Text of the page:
Returns the product of the polynomials p_1 and p_2 by using a special algorithm for multiplication of polynomials. `p_1` and `p_2` should be multivariate, dense, and nearly the same size. Classical multiplication is of order `n_1 n_2` where `n_1` is the degree of `p_1` and `n_2` is the degree of `p_2`. `fasttimes` is of order `max (n_1, n_2)^1.585`.

Function: fullratsimp (expr)

`fullratsimp` repeatedly applies `ratsimp` followed by non-rational simplification to an expression until no further change occurs, and returns the result.

When non-rational expressions are involved, one call to `ratsimp` followed as is usual by non-rational ("general") simplification may not be sufficient to return a simplified result. Sometimes, more than one such call may be necessary. `fullratsimp` makes this process convenient.

`fullratsimp (expr, x_1, ..., x_n)` takes one or more arguments similar to `ratsimp` and `rat`.

Example:

 ```(%i1) expr: (x^(a/2) + 1)^2*(x^(a/2) - 1)^2/(x^a - 1); a/2 2 a/2 2 (x - 1) (x + 1) (%o1) ----------------------- a x - 1 (%i2) ratsimp (expr); 2 a a x - 2 x + 1 (%o2) --------------- a x - 1 (%i3) fullratsimp (expr); a (%o3) x - 1 (%i4) rat (expr); a/2 4 a/2 2 (x ) - 2 (x ) + 1 (%o4)/R/ ----------------------- a x - 1 ```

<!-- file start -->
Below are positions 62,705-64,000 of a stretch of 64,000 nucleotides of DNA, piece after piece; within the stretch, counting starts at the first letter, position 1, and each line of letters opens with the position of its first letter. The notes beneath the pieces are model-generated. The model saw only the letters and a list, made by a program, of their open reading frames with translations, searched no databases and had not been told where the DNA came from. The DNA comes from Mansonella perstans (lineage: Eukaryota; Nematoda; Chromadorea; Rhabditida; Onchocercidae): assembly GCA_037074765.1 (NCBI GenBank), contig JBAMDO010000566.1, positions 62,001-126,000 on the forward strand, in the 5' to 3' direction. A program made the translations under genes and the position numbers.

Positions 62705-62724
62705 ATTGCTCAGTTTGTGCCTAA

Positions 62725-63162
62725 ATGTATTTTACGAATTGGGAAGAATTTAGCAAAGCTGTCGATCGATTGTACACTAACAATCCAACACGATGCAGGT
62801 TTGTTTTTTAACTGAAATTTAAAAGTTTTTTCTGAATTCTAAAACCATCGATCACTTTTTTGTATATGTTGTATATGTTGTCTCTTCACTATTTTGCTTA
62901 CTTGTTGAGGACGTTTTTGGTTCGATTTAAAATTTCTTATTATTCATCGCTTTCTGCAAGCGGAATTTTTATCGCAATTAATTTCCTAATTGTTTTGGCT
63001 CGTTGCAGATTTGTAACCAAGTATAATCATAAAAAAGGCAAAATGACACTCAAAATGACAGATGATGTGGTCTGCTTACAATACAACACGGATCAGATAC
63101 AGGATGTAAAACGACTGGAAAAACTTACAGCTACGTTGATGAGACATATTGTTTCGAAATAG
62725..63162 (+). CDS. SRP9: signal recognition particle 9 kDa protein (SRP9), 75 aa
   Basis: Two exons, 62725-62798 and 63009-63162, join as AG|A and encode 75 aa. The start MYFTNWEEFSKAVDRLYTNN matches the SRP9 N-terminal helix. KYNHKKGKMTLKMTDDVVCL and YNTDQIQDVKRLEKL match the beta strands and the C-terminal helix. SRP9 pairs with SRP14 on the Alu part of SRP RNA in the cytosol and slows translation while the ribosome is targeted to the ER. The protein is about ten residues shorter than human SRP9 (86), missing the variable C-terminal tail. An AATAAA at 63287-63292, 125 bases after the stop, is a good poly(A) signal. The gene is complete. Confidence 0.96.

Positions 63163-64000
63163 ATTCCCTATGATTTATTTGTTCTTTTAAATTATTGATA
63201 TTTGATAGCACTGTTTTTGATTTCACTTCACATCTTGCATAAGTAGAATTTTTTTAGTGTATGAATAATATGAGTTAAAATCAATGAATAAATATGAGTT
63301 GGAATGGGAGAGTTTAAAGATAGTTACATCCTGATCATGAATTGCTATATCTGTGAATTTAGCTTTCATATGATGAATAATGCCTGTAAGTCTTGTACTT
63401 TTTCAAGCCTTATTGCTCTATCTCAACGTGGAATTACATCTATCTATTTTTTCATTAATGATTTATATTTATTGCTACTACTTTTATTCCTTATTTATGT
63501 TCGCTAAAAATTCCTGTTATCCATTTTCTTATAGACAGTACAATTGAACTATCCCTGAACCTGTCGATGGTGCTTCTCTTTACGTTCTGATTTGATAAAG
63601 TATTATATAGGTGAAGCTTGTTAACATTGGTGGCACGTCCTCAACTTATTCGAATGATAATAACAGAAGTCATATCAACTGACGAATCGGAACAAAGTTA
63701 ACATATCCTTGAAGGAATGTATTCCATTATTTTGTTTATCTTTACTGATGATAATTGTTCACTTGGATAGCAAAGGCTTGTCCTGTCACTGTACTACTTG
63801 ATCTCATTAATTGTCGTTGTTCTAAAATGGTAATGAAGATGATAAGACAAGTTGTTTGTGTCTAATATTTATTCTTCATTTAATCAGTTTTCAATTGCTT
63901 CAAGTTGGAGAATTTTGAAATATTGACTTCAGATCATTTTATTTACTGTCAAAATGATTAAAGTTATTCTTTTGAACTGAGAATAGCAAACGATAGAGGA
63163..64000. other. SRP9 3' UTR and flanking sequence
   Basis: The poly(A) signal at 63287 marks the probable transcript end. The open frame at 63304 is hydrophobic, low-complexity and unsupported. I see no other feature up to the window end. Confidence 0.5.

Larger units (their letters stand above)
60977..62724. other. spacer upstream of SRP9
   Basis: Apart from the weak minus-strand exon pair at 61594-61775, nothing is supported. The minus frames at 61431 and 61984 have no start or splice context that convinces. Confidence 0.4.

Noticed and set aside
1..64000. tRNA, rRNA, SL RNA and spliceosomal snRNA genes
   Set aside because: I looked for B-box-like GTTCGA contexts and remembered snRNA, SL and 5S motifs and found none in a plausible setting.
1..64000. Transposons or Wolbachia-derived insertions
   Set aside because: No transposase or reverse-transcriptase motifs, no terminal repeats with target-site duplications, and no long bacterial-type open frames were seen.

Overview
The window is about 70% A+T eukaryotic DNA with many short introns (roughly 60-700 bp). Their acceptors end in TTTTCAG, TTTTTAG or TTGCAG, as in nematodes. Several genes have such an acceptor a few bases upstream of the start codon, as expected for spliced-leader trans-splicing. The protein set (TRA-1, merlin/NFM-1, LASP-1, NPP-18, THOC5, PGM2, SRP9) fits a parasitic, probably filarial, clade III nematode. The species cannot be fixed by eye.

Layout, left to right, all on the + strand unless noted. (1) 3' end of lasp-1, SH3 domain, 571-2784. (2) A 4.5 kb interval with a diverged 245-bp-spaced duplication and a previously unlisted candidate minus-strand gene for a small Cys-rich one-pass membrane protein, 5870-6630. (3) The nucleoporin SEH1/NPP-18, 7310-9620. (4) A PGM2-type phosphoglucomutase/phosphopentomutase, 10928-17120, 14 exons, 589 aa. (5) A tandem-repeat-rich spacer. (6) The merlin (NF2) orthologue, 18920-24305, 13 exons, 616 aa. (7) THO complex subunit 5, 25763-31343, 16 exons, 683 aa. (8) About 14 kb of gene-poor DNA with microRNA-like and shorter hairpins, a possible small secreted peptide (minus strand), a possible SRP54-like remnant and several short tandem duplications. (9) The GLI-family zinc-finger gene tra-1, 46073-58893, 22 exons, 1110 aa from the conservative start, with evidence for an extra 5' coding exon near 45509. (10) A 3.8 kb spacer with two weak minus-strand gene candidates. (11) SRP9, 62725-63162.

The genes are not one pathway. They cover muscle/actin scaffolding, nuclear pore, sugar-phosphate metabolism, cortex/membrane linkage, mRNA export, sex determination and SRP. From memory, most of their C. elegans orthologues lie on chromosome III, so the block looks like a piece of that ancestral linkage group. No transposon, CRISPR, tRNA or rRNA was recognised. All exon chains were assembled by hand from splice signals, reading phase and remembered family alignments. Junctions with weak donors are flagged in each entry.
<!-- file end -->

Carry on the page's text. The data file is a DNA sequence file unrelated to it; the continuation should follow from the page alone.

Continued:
Function: fullratsubst (a, b, c)

is the same as `ratsubst` except that it calls itself recursively on its result until that result stops changing. This function is useful when the replacement expression and the replaced expression have one or more variables in common.

`fullratsubst` will also accept its arguments in the format of `lratsubst`. That is, the first argument may be a single substitution equation or a list of such equations, while the second argument is the expression being processed.

`load ("lrats")` loads `fullratsubst` and `lratsubst`.

Examples:

 ```(%i1) load ("lrats")\$ ```
• `subst` can carry out multiple substitutions. `lratsubst` is analogous to `subst`.
 ```(%i2) subst ([a = b, c = d], a + c); (%o2) d + b (%i3) lratsubst ([a^2 = b, c^2 = d], (a + e)*c*(a + c)); (%o3) (d + a c) e + a d + b c ```
• If only one substitution is desired, then a single equation may be given as first argument.
 ```(%i4) lratsubst (a^2 = b, a^3); (%o4) a b ```
• `fullratsubst` is equivalent to `ratsubst` except that it recurses until its result stops changing.
 ```(%i5) ratsubst (b*a, a^2, a^3); 2 (%o5) a b (%i6) fullratsubst (b*a, a^2, a^3); 2 (%o6) a b ```
• `fullratsubst` also accepts a list of equations or a single equation as first argument.
 ```(%i7) fullratsubst ([a^2 = b, b^2 = c, c^2 = a], a^3*b*c); (%o7) b (%i8) fullratsubst (a^2 = b*a, a^3); 2 (%o8) a b ```
• `fullratsubst` may cause an indefinite recursion.
 ```(%i9) errcatch (fullratsubst (b*a^2, a^2, a^3)); *** - Lisp stack overflow. RESET ```
Function: gcd (p_1, p_2, x_1, ...)